The news segments were also interesting. Two that caught my ear were, one, an investigation into what thinking patterns are strongly correlated with belief in the paranormal, conspiracy theory, and pseudoscience (intuitive versus analytical); and two, a look into a document advising police on how to handle psychic predictions on cases that isn’t… awful, but not great. It shed light on the possibility that the information could well be true but that the person is lying about the source being supernatural, for example, potentially trying to hide it!
This TAL episode splits into two stories that both have important meaning. The first half of the episode tells the story of a family with many children whose father builds a pretend boat in their driveway. An elaborate boat that the kids get assigned jobs to and obsess over for years. They chronicle the passage of time as the children grow older and explore the impact it had on their discipline and relationships.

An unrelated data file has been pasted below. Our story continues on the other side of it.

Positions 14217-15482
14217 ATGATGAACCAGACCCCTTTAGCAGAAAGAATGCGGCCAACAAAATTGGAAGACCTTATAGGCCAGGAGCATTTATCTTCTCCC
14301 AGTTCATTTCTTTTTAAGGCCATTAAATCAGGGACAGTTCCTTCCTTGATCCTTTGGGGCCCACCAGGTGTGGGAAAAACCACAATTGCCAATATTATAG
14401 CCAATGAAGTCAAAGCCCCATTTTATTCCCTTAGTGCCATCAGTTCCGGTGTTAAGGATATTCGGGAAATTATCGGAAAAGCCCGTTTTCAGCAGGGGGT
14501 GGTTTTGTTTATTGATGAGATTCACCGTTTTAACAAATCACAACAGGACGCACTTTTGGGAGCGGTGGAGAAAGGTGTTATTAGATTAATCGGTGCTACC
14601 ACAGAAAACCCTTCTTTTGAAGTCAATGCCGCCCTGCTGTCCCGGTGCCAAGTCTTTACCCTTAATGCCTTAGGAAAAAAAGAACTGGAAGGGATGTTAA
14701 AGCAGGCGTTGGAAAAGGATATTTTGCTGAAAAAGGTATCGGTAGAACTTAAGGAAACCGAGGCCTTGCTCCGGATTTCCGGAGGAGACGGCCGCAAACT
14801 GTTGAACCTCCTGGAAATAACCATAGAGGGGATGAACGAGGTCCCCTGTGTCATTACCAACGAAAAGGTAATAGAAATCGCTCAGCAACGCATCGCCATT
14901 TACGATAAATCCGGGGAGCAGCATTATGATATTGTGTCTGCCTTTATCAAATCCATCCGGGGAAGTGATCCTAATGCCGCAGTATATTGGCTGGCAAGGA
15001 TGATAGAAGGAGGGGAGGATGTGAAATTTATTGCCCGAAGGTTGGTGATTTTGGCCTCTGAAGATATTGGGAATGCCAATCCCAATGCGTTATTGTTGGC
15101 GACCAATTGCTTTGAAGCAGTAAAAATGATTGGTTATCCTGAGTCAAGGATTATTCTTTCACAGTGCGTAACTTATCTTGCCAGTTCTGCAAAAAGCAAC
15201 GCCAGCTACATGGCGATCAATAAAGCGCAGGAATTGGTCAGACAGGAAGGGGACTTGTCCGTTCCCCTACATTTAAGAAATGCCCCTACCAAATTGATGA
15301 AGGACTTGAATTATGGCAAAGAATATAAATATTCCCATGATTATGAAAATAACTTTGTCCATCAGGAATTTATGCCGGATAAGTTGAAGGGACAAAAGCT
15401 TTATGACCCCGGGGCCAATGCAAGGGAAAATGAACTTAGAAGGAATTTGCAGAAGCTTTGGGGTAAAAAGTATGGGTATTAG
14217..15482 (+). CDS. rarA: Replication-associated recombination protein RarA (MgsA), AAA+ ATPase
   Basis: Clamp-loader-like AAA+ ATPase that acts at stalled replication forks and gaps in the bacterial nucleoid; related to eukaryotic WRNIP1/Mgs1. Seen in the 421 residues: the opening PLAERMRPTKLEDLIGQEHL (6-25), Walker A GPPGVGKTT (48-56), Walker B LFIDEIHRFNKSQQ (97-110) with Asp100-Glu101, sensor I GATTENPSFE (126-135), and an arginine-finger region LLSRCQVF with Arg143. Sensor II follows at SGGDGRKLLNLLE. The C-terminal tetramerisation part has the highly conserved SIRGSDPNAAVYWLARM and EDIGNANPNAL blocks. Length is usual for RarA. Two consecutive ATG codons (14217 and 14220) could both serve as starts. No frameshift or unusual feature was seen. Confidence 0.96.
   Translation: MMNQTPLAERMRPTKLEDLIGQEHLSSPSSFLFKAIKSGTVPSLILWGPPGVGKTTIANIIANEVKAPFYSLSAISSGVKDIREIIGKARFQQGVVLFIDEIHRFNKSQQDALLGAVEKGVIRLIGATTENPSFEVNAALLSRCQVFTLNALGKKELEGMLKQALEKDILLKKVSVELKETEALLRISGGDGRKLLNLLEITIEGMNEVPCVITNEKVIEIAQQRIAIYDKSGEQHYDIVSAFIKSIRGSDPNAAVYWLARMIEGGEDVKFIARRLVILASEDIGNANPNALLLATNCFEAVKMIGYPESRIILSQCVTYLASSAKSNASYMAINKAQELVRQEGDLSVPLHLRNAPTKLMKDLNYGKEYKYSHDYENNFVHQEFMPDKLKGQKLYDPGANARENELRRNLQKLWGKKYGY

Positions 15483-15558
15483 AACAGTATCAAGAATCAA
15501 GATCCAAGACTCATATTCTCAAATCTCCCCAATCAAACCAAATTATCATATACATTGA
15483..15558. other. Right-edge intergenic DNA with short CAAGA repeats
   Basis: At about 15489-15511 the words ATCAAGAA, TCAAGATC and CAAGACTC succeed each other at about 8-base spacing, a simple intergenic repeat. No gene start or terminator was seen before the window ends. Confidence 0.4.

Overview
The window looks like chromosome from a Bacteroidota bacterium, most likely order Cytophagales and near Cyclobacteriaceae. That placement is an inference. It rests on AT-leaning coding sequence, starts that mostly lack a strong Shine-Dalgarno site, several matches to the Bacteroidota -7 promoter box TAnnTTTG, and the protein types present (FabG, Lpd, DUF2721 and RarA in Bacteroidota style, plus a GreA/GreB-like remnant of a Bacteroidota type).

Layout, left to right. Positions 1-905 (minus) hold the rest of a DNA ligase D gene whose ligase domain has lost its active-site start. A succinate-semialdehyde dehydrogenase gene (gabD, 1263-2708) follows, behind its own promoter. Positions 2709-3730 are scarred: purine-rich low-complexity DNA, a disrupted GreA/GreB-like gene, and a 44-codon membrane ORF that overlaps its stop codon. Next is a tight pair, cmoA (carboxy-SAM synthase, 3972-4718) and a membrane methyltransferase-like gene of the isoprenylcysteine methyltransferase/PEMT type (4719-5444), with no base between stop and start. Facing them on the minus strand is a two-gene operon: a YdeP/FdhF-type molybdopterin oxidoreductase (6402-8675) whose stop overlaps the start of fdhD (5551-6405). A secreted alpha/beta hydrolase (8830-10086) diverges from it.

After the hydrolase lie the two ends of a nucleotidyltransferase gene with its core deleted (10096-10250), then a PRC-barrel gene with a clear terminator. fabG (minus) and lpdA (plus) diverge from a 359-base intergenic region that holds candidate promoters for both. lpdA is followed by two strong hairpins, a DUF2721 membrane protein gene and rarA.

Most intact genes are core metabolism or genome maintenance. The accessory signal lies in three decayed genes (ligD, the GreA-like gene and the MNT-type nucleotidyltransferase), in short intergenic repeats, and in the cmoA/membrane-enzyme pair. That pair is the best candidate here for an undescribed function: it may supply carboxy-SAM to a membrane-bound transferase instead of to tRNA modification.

The second half of this episode followed an undercover cop trying to learn if a Muslim activist in America is dangerous. The story of trying to trying to befriend someone on false pretenses and bring up jihad and terrorism “organically” is a fascinating one. The reason the entire operation fails is equally fascinating. Both people are not fully understood, and this is a story that rarely gets told in such detail about the techniques used to gain information from a suspect.